From GLORIA, September 13, 2009, by By Barry Rubin, Director:
...By accepting the Iranian proposal for negotiations, the Obama Administration has just made ... a very bad mistake, a very bad one indeed.
True, the idea of engagement was a U.S. idea. The Iranian regime ignored it for months. And then at the very last moment, the Tehran government sent a five-page letter calling for talks. The letter didn’t even mention the nuclear program as a topic. Shouldn’t that be enough to reject it as insufficient?
Everyone should understand the timing of this letter. On one hand, it came after the most extreme government in two decades took over that country; after a stolen election; after the repression of peaceful demonstrations; after the show trials of reform-minded oppositionists, and after the appointment of a wanted terrorist as minister of defense.
Never have prospects for negotiations resolving U.S.-Iran differences, including the nuclear program, seemed poorer.
At the same time, the United States was finally on the verge of raising sanctions against Iran. True, the increase was insufficient and neither Russia nor China was on board. Yet this was going to be a major step.
Never have prospects for the Obama Administration making some real effort to confront Iran and press for ending the nuclear program seemed better.
Now this whole U.S. strategy has been swept away by no one other than the U.S. government itself.
Few people in the U.S. government think that the talks will lead anywhere. They will eat up months and months, as the Tehran regime consolidates control and surges forward in its nuclear program. The timing of sanctions will presumably be put off until “after” the talks are finished, meaning the Iranian regime will be able to string along America for as long as it wants.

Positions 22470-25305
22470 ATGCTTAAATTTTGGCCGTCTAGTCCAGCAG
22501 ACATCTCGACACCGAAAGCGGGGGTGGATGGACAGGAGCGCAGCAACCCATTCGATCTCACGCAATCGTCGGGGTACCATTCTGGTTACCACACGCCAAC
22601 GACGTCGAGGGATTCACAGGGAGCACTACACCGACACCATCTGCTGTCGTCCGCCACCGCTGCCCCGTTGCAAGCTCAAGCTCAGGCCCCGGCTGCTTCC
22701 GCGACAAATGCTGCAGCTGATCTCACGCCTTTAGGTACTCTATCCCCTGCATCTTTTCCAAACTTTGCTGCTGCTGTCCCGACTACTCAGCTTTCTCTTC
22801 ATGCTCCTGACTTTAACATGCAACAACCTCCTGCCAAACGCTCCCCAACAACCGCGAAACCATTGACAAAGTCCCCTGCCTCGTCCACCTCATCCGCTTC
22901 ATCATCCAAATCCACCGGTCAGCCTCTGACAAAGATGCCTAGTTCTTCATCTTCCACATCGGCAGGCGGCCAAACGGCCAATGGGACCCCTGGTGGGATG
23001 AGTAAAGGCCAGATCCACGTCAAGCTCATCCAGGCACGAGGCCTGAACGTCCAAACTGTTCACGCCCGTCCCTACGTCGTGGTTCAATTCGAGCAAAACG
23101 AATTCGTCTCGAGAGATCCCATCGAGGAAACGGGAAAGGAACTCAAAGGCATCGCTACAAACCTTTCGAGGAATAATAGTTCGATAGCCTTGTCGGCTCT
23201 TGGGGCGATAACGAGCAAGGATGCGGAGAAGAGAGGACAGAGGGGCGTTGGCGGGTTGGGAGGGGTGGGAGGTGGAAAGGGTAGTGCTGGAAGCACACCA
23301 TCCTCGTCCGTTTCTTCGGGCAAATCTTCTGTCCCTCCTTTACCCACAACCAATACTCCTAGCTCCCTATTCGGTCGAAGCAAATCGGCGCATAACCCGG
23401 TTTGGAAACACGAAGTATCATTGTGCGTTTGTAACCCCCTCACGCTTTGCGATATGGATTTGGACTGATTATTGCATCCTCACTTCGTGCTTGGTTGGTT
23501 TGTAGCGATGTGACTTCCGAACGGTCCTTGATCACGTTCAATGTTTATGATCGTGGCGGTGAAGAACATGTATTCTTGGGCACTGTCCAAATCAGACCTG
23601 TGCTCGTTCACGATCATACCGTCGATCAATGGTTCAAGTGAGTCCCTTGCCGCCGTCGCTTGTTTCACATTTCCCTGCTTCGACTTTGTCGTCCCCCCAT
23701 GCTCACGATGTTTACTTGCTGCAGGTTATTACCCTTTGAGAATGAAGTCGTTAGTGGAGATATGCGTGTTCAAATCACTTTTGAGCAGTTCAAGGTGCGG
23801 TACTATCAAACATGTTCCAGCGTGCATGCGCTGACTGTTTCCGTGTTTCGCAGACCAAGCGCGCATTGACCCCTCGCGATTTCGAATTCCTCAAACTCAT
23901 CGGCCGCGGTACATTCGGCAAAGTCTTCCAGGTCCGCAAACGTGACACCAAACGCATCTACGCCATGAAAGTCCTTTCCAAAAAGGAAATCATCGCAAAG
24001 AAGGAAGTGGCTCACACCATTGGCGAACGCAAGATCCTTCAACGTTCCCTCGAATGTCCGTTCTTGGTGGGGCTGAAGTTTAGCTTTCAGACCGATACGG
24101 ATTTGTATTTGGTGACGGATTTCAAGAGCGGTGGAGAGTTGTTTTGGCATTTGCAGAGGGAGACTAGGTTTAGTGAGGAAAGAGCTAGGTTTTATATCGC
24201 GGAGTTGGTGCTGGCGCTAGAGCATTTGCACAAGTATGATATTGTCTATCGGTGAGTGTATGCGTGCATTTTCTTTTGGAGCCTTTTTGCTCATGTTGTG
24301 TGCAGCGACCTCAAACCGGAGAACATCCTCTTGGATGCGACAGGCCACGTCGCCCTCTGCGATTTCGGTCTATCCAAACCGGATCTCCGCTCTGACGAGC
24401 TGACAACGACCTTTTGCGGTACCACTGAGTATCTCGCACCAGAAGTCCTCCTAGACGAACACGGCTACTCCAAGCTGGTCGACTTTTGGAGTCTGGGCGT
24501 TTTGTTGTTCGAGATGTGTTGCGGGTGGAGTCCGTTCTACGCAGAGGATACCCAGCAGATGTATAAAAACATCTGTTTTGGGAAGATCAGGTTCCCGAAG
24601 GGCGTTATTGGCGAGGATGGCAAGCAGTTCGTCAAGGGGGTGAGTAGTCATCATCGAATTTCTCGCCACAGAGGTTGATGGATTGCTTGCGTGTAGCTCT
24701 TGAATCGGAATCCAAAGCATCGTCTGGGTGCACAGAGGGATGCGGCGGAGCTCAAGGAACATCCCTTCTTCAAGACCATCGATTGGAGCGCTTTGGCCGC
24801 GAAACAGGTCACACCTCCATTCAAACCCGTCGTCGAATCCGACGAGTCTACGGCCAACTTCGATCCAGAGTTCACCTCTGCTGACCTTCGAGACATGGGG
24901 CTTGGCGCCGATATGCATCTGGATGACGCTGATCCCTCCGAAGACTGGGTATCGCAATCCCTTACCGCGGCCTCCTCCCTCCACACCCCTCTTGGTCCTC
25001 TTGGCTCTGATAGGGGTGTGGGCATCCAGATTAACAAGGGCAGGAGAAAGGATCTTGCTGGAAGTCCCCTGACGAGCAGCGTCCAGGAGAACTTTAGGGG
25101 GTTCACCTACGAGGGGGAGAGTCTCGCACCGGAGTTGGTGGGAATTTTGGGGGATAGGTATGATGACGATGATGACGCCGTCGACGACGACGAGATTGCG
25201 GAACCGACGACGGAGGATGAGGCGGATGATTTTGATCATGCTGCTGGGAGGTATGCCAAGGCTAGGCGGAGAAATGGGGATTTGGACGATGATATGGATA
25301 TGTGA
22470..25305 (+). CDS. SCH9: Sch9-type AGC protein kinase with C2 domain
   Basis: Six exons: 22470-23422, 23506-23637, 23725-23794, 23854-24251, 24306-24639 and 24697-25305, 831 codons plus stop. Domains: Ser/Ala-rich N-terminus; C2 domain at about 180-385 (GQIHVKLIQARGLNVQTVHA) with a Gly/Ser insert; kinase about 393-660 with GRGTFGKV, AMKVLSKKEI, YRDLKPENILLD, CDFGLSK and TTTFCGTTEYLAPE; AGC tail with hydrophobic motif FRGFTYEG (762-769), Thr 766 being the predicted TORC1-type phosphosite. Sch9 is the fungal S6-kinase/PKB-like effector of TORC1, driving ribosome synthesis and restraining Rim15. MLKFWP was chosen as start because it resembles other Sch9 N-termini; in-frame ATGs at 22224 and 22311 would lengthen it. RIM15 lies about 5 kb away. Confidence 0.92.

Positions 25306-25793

Not to mention the fact that this is a repressive, extremist, anti-American, antisemitic, terrorist-sponsoring government which is going to remain so in every respect no matter how many sessions are held with U.S. delegates.
But it gets worse. After all, what does the Iranian offer, entitled “Cooperation, Peace and Justice,” say? Well, it calls for a reform of the UN to abolish the veto powers, a Middle East peace settlement without Israel’s existence, and universal nuclear disarmament, the last being another idea with which Obama saddled U.S. policy...
...How about this basic [alternative] concept: First, raise the sanctions and only then start the talks. Make it clear that the sanctions will continue as long as Iran doesn't change its behavior but that the United States is happy to negotiate from a position of strength rather than from one of weakness....